Suffrage and Sovereignty: David and Zerelda Wallace
Our 2020 exhibit explores the legacy of Lew’s father and stepmother. These two helped shape Lew Wallace into the Renaissance man he became as Lew followed his father into a legal career and used his stepmother as the model for Judah Ben-Hur’s mother in his best-selling novel.
David Wallace attended West Point Military Academy and began practicing law in Indiana in 1823. He served in the Indiana State Legislature from 1828 to 1830. In 1831 he was elected Lieutenant-Governor of Indiana. From 1837 to 1840, David Wallace served as Indiana’s sixth governor. On October 30, 1840, David signed the first state proclamation for Thanksgiving and a day of prayer.
David’s first wife, Esther French Test, died of consumption in 1833 just a year after they moved from Brookville, Indiana, to Covington. Lew was just six years old. David married 19-year-old Zerelda Sanders three years later, on December 25, 1836.
During his career, David Wallace helped fund Samuel F.B. Morse’s telegraph and oversaw the Mammoth Internal Improvements Act creating canals and infrastructure in Indiana. He was also responsible for the Potawatomi Trail of Death, following the lead of the national policy to remove native inhabitants to create more territory for white colonizers.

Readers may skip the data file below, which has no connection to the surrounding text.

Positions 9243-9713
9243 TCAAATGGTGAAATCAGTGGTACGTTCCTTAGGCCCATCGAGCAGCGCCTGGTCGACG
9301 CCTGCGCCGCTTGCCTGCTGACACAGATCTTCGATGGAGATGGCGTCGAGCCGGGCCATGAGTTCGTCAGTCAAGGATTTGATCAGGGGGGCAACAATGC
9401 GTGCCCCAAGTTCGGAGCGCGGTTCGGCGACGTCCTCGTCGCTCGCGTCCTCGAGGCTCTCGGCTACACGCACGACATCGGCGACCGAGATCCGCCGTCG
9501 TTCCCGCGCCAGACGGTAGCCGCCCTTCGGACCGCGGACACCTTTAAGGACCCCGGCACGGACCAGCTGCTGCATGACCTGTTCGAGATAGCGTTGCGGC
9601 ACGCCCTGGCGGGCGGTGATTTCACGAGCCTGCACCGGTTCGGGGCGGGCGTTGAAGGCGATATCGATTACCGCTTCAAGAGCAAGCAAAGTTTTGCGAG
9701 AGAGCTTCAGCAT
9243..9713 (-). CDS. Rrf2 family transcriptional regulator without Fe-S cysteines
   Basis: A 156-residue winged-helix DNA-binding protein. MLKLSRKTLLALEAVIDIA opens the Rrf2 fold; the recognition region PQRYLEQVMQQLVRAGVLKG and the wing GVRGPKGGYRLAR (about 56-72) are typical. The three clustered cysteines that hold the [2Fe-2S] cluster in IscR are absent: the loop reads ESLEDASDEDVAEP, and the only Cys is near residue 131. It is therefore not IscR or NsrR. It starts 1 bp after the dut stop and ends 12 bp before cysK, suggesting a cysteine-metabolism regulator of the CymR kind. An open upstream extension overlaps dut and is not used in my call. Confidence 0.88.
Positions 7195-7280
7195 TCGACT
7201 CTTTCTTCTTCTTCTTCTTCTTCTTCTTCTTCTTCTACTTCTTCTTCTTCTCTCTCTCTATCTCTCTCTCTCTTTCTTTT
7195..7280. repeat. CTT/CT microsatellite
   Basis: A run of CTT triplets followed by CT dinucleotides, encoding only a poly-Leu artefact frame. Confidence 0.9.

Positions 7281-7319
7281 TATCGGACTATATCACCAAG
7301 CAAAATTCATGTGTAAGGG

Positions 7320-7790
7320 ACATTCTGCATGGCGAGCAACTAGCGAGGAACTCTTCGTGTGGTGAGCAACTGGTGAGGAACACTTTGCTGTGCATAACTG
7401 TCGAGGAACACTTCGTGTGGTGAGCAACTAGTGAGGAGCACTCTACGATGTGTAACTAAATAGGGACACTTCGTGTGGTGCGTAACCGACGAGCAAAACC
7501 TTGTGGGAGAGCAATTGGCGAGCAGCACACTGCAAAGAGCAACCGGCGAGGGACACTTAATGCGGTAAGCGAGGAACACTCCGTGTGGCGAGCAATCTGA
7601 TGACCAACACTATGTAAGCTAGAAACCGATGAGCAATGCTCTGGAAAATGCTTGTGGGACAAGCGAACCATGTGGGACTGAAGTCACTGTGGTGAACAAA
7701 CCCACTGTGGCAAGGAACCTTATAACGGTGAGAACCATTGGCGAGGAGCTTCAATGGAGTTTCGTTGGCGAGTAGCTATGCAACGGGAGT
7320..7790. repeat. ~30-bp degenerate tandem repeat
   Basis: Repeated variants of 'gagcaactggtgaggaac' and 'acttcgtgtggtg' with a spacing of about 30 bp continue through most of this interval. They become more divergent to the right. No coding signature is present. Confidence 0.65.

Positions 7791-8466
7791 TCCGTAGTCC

Well-educated and outspoken, Zerelda discussed politics with her husband and advocated for temperance. When she found politicians didn’t respect her because she was a woman, she also became a suffrage activist. Though she was never able to vote, Zerelda worked tirelessly in the decades-long struggle that ultimately led to the 19th Amendment.
Our exhibit will discuss David Wallace’s time in the House of Representatives and his governorship. We will cover the Potawatomi Trail of Death extensively. We will also be discussing the temperance and suffrage movements.
The Suffrage and Sovereignty exhibit opens Saturday, March 7, 2020.